Gift Culture Worldwide
Contrary to the myth of Homo economicus, gift cultures are widespread and arguably are the very definition of society itself. Modern money-based interchage is a relatively new invention, and as anthopologist David Graeber notes, money is not a replacement for barter, but a traditional replacement for gift economy. Some cultures have a particularly notable gift culture.
One of the most prominant aspects of indigenous Americans gift culture was the potlatches. These were elaborate festivals involving song, dance, feasting and the redistribution of wealth from the rich to the poor. Central to the native culture, the potlatch was so at odds with the values o the colonizers that it became a key target of those with an agenda of assimilation. Potlatches were ruled illegal in Canada and USA in the late 19th century, a law that was widely flouted and deemed unjust (but which remained in force until 1951!).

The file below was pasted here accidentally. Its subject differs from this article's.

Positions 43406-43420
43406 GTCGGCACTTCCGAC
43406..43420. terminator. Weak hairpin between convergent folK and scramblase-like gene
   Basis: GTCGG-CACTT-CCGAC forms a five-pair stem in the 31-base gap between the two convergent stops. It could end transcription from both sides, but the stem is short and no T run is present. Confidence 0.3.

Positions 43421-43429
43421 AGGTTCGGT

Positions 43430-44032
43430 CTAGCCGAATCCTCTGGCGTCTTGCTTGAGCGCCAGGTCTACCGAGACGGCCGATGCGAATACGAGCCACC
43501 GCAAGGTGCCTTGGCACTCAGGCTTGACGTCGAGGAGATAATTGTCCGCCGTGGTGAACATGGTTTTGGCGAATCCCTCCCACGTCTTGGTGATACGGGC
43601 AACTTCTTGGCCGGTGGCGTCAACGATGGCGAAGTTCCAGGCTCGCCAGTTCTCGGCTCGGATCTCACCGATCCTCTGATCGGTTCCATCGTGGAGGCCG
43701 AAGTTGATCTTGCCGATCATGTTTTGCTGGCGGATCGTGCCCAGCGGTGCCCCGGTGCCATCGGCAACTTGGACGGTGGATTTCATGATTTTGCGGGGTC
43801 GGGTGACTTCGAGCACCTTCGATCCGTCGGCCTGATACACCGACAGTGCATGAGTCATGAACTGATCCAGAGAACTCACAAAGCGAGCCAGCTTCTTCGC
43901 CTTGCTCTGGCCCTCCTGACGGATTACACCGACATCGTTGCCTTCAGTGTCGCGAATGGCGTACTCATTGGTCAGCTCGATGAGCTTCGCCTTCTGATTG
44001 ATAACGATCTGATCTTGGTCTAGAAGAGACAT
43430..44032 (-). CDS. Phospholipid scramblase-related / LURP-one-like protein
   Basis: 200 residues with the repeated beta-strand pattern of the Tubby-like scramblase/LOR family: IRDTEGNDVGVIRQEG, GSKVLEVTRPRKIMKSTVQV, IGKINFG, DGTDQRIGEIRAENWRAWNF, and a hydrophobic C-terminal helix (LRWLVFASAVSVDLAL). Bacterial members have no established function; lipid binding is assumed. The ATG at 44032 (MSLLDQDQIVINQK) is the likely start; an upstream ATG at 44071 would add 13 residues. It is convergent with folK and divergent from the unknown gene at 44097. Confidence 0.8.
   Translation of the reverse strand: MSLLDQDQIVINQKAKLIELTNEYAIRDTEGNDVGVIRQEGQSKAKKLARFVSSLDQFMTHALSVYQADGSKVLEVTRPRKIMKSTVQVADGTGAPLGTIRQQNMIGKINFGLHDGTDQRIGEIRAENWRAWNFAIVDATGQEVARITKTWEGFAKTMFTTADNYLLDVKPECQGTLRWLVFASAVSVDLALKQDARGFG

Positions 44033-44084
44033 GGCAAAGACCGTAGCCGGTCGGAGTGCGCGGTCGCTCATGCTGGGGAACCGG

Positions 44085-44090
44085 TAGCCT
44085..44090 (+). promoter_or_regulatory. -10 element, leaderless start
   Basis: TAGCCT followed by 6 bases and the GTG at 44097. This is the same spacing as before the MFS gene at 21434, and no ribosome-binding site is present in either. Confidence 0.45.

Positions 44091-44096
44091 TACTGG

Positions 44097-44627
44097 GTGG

|We will dance when our laws command us to dance, and we will feast when our hearts desire to feast. Do we ask the white man, 'Do as the Indian does?' It is a strict law that bids us dance. It is a strict law that bids us distribute our property among our friends and neighbors. It is a good law. Let the white man observe his law; we shall observe ours. And now, if you come to forbid us dance, be gone. If not, you will be welcome to us.|
— Chief O'wax̱a̱laga̱lis of the Kwagu'ł
The internet and hacker culture more generally are widely cited as examples of global gift economies. Pioneers such as Richard Stallman have made explicit the political nature of hacking and of sharing program source code. In spite of all the resources consumed by Microsoft, many consider the free, open source operating system GNU/Linux to be superior to their flagship product Windows. The rise of the WWW has broadened the gift economy beyond just programmers - so it now includes those who contribute their knowledge to websites such as this one.